GRANITE FALLS – Autumn Cavender Wilson began her artistic journey as a mother-to-be with a focus on her heritage and tradition, and now moves forward in a very modern and digital way.
Known by her Dakota name of Wicanhpi Iyotan Win, she is a midwife and cultural resource specialist in the Upper Sioux community.
Knowing the importance of surrounding new babies with cultural objects, she sought out mentors in her community to teach her how to prepare these objects, she wrote in an email to the West Central Tribune.
Her starting point was this: her cousins considered her a “hopeless case” when it came to art. By her own admission, she considered herself a “book nerd” with “no sense of design or aesthetics or much interest in art”.
How far she has gone — and where she will go — is what matters now to those who came to see the debut of her new exhibit on April 7 at the KK Berge Building in Granite Falls.
Trained as a traditional Dakota quill, Cavender Wilson told her audience that she’s begun an exploration of what she calls “digital generative quill work.”
She stood amid the colorful designs of her new works and explained their origins. She uses digital visualizations of audio data to visually encode songs and stories into larger patterns and designs.
She used the audio files from the birth of her second child to create one of the works she exhibited at KK Berge: “Hoksida Wan Tun-Sounds of Labor”.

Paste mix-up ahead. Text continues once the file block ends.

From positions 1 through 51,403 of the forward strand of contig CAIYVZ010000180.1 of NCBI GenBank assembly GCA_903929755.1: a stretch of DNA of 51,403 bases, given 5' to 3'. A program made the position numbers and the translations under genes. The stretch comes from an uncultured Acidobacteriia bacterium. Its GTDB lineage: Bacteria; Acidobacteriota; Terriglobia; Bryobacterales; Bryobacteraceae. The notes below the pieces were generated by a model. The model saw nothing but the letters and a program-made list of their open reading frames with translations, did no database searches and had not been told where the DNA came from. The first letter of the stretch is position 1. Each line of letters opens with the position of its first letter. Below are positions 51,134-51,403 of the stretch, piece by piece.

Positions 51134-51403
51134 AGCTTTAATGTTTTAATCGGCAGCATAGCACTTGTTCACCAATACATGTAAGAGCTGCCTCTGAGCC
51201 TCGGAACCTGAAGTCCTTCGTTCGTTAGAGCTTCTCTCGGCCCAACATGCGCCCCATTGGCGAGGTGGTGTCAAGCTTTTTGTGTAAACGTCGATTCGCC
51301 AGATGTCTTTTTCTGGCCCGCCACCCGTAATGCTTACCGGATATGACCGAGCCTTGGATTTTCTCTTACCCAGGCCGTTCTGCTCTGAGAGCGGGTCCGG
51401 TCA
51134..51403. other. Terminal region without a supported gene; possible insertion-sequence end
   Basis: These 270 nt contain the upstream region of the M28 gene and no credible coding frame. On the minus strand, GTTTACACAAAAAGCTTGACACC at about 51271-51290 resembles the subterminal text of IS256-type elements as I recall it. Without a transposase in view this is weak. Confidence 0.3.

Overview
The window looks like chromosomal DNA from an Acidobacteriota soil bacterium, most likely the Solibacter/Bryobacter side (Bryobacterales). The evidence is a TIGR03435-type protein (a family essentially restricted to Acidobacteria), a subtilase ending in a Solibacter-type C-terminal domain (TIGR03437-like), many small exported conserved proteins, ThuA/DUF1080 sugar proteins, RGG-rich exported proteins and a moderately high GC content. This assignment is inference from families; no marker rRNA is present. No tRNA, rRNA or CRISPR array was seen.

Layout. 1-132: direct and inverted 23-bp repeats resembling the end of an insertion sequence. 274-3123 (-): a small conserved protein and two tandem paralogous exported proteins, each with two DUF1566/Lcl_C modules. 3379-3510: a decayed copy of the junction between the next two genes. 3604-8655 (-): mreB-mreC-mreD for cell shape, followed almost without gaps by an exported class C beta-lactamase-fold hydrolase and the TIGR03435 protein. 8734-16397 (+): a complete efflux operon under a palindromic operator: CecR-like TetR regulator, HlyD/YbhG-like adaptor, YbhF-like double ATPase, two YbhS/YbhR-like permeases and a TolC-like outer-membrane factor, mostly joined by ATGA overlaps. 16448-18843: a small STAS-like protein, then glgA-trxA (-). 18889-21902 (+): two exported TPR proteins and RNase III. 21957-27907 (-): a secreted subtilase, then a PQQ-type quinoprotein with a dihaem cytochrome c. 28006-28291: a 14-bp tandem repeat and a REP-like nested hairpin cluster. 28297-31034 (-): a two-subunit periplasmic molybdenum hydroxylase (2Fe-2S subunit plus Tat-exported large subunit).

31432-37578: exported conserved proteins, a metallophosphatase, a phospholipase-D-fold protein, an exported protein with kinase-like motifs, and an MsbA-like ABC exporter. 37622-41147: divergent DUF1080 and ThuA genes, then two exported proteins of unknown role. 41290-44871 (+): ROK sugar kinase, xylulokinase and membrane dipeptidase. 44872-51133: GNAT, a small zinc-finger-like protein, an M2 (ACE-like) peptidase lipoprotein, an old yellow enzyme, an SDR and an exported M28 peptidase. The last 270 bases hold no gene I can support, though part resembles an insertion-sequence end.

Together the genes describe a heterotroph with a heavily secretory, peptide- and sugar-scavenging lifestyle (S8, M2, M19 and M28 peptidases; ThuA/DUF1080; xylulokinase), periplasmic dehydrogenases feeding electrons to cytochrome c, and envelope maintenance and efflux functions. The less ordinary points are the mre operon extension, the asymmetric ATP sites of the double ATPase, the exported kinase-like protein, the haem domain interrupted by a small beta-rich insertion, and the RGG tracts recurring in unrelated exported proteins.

She weaved together the audio of a traditional Dakota love song and a contemporary work by the Native band Redbone to create another: “Red-Boning: Come and Get Your Love.”
Another work, “Dakota Odowan 141”, is created from the audio recording of its relative, Unkan Chris Mato Nunpa. He sang the traditional Dakota tune that the missionaries had put into lyrics as the hymn “Dakota Odowan 141”. The song acknowledges the 38 Dakota men hanged in the largest mass execution in the United States on December 26, 1862.
Cavender Wilson said she began this artistic exploration with the help of her husband, Scott DeMuth. He helped provide computer and technical help.
One of his earliest works was based on a Dakota war song, A March to War. She could see the ordered track marks of the song in the visual representation of the audio file.
Cavender Wilson said that experimental works may only exist in digital space but, all the same, represent empirical truths. We may not physically hold these truths, but they continue to exist whether we have access to them or not, she explained.
She asked her audience, “How can we extract these things from these empirical spaces into physical representations that not only do them justice, but still communicate some of this deeper, underlying truth?”
His responses are on display at the KK Berge Building in downtown Granite Falls until May 7.
She will exhibit her work from May 12 to June 17 at the Southwest Minnesota Arts Council Gallery, 114 North Third Street, Marshall. There will be a reception from 5 to 7 p.m. on June 2.